Cannot find Thunderbird executable (Linux)

User Help for Mozilla Thunderbird
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Joined: May 25th, 2020, 2:19 pm

Post Posted May 25th, 2020, 2:29 pm

I recently installed Kubuntu 20.04, and one of my first tasks has been to install Thunderbird, my long-time favorite email client. This time, however, it does not show up in the Application Launcher widget (as it has done in every previous version of Kubuntu I've used since 9.04). Nor can I find an executable file.

I've tried which thunderbird, and whereis thunderbird and I've tried find / -type f -name "*thunderbird*" as root user. I can see all sorts of ancillary files, but no executable file.

Yet when I try apt-get install thunderbird I am told that the latest version is already installed.

What gives? Why is Thunderbird so well hidden? How can I find the executable file to install in my Application Launcher?
Last edited by DanRaisch on May 25th, 2020, 4:53 pm, edited 1 time in total.
Reason: (Linux) added to subject line.


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Post Posted May 25th, 2020, 3:22 pm

Try using apt-cache showpkg thunderbird

Can you find the thunderbird script file? ... bird-linux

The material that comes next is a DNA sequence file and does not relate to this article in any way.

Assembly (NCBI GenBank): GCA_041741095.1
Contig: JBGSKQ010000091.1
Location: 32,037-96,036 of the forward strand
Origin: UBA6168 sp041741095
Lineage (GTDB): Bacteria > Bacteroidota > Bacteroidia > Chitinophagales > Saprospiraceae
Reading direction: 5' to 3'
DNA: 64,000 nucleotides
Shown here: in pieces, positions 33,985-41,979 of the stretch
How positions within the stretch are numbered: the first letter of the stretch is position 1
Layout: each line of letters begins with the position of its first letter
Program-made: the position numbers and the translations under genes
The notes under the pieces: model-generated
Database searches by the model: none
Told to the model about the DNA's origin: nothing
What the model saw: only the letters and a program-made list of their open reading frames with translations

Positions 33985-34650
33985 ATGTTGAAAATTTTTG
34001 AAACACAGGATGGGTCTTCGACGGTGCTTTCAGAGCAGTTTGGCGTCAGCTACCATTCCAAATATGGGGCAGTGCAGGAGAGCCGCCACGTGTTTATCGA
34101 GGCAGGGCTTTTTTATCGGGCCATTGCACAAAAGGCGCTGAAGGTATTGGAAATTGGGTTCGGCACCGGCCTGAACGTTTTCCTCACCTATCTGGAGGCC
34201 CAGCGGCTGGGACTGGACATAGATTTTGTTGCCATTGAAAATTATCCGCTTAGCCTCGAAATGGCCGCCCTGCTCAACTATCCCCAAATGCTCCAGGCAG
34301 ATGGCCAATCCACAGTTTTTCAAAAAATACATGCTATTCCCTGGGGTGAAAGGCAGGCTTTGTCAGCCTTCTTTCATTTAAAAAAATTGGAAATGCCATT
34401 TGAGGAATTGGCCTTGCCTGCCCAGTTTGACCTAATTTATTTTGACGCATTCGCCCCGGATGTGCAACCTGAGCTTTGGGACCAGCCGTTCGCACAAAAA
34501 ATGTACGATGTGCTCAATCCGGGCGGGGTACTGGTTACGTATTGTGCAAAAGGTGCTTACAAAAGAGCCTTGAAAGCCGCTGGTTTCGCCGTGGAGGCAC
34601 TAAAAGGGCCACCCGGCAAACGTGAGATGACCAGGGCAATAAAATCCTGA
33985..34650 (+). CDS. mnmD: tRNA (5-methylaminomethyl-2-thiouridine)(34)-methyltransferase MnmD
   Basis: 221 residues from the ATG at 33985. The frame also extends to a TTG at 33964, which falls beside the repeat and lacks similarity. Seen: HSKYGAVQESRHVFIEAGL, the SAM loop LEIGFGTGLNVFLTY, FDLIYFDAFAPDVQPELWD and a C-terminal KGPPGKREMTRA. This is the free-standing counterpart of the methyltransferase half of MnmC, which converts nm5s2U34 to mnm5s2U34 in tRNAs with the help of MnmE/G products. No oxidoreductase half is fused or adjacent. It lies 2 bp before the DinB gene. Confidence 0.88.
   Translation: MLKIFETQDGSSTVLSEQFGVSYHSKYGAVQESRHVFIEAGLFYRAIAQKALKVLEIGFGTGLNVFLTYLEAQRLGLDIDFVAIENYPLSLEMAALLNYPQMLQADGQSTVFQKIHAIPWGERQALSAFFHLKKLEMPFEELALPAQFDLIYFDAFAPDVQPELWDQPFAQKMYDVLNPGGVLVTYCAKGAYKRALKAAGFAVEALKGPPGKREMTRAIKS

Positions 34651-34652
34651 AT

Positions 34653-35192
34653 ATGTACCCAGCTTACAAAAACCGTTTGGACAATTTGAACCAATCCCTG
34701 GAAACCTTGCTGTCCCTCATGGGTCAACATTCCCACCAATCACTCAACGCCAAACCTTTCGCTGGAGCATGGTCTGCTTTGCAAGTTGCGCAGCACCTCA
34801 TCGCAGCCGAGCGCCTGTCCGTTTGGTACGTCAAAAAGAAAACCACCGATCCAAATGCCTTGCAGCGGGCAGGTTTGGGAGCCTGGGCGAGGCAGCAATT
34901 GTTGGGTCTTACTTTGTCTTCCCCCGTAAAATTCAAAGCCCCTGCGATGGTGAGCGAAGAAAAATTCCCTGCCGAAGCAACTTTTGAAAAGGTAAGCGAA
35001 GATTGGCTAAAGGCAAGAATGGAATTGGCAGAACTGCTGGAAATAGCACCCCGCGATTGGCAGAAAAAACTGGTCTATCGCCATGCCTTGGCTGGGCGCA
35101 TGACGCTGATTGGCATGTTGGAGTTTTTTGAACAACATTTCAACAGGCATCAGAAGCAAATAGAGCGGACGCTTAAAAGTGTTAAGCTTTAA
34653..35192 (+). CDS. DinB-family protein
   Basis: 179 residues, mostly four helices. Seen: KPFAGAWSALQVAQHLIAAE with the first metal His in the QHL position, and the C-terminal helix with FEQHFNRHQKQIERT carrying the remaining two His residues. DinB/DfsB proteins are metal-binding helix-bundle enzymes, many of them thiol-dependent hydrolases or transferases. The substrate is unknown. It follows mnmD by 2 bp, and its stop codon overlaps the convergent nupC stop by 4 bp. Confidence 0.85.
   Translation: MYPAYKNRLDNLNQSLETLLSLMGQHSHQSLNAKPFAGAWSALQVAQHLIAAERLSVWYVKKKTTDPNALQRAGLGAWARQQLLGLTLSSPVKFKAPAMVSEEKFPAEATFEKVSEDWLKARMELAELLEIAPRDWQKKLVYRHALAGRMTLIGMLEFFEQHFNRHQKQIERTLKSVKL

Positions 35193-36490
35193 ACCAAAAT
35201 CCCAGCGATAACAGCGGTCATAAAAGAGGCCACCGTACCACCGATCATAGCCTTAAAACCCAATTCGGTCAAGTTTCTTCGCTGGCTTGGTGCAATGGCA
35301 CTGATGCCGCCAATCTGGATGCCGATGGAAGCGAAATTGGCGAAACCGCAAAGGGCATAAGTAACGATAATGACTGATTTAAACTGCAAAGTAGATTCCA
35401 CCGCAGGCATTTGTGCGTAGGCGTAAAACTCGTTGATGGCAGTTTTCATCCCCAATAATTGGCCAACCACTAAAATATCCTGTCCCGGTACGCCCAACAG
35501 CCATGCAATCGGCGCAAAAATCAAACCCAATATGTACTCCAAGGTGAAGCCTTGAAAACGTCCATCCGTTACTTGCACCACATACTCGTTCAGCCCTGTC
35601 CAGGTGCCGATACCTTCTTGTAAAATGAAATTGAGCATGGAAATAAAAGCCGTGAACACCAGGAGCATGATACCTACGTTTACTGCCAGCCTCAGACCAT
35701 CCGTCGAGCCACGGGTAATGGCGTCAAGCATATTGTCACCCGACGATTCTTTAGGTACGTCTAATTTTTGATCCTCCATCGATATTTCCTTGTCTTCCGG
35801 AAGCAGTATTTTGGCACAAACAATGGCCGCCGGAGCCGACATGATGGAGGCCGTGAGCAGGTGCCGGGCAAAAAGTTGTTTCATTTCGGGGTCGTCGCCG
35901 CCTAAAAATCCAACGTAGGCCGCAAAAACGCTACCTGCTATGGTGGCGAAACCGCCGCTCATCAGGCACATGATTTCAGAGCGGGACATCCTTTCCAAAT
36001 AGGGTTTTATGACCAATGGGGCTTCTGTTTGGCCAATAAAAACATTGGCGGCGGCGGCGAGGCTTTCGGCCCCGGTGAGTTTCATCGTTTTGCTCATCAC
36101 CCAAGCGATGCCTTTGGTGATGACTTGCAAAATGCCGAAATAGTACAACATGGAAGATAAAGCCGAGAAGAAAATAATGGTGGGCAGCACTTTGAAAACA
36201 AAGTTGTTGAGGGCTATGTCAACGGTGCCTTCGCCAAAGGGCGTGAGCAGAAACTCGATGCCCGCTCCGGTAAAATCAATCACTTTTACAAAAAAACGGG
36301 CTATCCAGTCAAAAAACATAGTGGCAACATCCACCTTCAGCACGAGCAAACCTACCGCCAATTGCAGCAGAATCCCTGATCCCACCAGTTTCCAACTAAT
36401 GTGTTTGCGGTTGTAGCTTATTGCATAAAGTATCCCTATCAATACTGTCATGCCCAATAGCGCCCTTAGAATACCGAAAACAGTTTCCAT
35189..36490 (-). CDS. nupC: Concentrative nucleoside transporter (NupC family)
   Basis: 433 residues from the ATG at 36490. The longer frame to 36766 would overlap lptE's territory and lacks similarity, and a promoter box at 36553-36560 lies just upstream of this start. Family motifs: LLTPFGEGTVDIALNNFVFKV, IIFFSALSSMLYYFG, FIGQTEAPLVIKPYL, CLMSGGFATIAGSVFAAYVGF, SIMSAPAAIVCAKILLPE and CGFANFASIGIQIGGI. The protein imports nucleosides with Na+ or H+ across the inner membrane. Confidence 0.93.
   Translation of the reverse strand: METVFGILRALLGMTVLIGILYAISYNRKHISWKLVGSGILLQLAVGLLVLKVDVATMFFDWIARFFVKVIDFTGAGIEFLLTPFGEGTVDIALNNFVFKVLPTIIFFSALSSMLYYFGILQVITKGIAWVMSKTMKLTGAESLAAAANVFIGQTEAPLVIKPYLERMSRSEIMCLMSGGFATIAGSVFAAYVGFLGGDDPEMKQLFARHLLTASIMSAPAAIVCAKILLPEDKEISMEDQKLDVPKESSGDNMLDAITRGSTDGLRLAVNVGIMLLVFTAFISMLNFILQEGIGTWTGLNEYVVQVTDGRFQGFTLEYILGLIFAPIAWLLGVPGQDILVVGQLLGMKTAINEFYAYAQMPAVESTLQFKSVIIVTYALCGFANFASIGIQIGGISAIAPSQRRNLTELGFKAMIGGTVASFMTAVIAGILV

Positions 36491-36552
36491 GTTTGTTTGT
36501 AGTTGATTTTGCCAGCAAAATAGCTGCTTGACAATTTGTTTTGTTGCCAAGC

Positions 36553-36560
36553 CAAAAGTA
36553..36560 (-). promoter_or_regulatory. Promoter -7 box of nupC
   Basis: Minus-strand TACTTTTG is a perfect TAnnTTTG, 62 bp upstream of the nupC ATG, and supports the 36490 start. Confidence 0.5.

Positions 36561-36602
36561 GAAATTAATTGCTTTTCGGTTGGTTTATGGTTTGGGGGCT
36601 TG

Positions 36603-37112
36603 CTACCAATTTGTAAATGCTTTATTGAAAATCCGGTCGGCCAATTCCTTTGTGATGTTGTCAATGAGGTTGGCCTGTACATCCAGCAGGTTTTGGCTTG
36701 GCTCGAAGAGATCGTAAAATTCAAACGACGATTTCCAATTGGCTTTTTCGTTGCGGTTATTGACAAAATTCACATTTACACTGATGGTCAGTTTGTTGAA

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Joined: May 25th, 2020, 2:19 pm

Post Posted May 25th, 2020, 6:31 pm

No script file showed up in any of those searches I described above. However, it finally occurred to me to use the analog of the "power-off-power-on" trick; in this case, removing and purging the package, then re-installing it. After doing that, Thunderbird showed up in the Application Launcher.


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Post Posted May 26th, 2020, 6:53 am

You might want to see if Synaptic is available and use that when experimenting.
In some cases it ties in with the update and application software managers.
From the description:
Synaptic is a graphical package management tool based on GTK+ and APT.
Synaptic enables you to install, upgrade and remove software packages in
a user friendly way.

Besides these basic functions the following features are provided:
* Search and filter the list of available packages
* Perform smart system upgrades
* Fix broken package dependencies
* Edit the list of used repositories (sources.list)
* Download the latest change log of a package
* Configure packages through the debconf system
* Browse all available documentation related to a package (dwww is required)
Doesn't matter what you say, it's wrong for a toaster to walk around the house and talk to you

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